Election is crucial to sustaining democracy and it remains one of the means through which the citizens are empowered to elect competent people to lead and to effectively manage resources for the common good and development of the people. It follows that an efficient legal framework and electoral process will strengthen democratic institutions. However, Nigeria’s elections have often been marred by consistent and avoidable irregularities; the defective electoral law in Nigeria has served as an instrument for electoral fraud and subversion of the will of the masses and has over the years produced unsatisfying outcomes. The vagaries of the faulty electoral law have continued to produce far more arbitrariness than the electorates are willing to stomach, hence the demand for amendment in Electoral Act. 

There is already mass demand from a different section of the country for the President to be swift with assent to the Electoral Act Amendment Bill 2021, which belies the mood of the country as a whole. It is unfortunate that the President would wait to be reminded of his responsibility and its importance to the electoral process before he acts. President Muhammadu Buhari has declined assent for a record five times to the bill, even after the National Assembly had bent over to make amendments to some clauses of the bill, like Clause 84 which deals with the mode of primary election to be used by political parties to select candidates. Some provisions of the Electoral Act Amendment Bill 2021 include; early release of funds to INEC captured – clause 3(3), the inclusion of persons with disability – clause 54(2). Others are, legalizing electronic accreditation of voters – clause 47, power to review election results declared under duress – clause 65 and the controversial electronic transmission of results in clause 50. No doubt, these provisions and others will engender a more transparent and credible election in Nigeria.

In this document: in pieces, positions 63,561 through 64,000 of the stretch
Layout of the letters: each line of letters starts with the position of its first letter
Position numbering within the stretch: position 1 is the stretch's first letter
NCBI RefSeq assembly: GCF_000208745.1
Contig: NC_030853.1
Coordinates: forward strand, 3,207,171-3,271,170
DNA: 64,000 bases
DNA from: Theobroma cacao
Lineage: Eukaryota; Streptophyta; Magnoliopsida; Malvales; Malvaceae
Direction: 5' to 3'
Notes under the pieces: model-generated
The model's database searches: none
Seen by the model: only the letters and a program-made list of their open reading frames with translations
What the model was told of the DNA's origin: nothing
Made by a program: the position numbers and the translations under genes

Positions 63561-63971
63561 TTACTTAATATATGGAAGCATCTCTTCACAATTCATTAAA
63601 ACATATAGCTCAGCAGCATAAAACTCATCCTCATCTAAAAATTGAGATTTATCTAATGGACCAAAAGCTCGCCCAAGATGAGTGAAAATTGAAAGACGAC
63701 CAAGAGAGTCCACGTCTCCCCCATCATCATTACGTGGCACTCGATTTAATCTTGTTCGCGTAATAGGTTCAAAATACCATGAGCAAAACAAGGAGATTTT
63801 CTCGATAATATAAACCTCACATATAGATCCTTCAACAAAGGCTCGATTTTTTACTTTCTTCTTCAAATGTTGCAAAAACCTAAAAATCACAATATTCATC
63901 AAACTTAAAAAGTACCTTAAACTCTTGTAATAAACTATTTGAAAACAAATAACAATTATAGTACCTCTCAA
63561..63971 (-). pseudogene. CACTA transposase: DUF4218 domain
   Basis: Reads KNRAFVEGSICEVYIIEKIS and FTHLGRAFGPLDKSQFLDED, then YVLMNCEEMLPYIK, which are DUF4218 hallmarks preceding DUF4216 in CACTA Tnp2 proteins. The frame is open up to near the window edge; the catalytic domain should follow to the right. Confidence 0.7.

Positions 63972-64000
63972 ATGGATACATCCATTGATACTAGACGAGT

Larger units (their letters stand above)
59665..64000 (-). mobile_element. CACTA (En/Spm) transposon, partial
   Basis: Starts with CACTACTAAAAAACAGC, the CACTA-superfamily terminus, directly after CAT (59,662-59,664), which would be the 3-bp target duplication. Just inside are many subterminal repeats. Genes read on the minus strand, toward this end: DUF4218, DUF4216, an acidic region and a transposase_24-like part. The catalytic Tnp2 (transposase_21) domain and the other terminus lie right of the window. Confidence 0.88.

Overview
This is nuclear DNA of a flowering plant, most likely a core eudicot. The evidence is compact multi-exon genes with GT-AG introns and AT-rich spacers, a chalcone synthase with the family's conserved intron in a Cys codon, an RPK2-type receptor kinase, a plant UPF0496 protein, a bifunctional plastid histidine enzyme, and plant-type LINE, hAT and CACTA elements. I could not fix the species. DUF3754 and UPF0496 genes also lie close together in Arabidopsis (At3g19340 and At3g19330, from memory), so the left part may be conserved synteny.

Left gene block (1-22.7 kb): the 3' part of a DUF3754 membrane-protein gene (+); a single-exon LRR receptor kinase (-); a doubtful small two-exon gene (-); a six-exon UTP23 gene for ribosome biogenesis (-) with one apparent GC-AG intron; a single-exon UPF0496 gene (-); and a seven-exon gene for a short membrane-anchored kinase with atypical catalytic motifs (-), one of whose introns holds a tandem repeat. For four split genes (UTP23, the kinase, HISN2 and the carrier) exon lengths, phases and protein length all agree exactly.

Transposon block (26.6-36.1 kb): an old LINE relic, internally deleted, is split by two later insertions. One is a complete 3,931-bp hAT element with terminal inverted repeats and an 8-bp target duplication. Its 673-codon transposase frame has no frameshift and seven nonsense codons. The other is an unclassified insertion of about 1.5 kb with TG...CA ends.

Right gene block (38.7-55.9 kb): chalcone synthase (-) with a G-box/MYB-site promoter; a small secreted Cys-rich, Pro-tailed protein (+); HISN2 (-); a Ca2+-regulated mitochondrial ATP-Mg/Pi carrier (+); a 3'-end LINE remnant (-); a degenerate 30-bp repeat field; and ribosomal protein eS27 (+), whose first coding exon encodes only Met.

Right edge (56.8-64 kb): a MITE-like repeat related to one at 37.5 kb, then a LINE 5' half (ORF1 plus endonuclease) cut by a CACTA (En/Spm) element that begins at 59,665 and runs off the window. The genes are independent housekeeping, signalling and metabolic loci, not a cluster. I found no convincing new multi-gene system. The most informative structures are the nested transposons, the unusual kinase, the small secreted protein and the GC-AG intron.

It is unclear whether the President is willing to sign the bill or not, going by the silence from his office, other than a statement from one of his aids that he is consulting widely. He ought to understand that failure to assent to the bill would not only impoverish the democratic space but also reduce the 2023 general election to an exercise in futility because electoral fraud would persist amidst a faulty electoral law. Repeated decline to assent to the bill is an indication of the unwillingness and lack of commitment by this administration to a free and credible election in Nigeria and assault on democracy. 

We call on President Muhammadu Buhari to show courage and commitment towards improving the integrity of elections in Nigeria by signing the Electoral Act Amendment Bill 2021 into law. Nigeria is eager for a more robust electoral space, but refusing assent is nothing but democratic backsliding. The President’s promise of change should be backed up by his assent to the bill which reckons with fundamental values of democracy.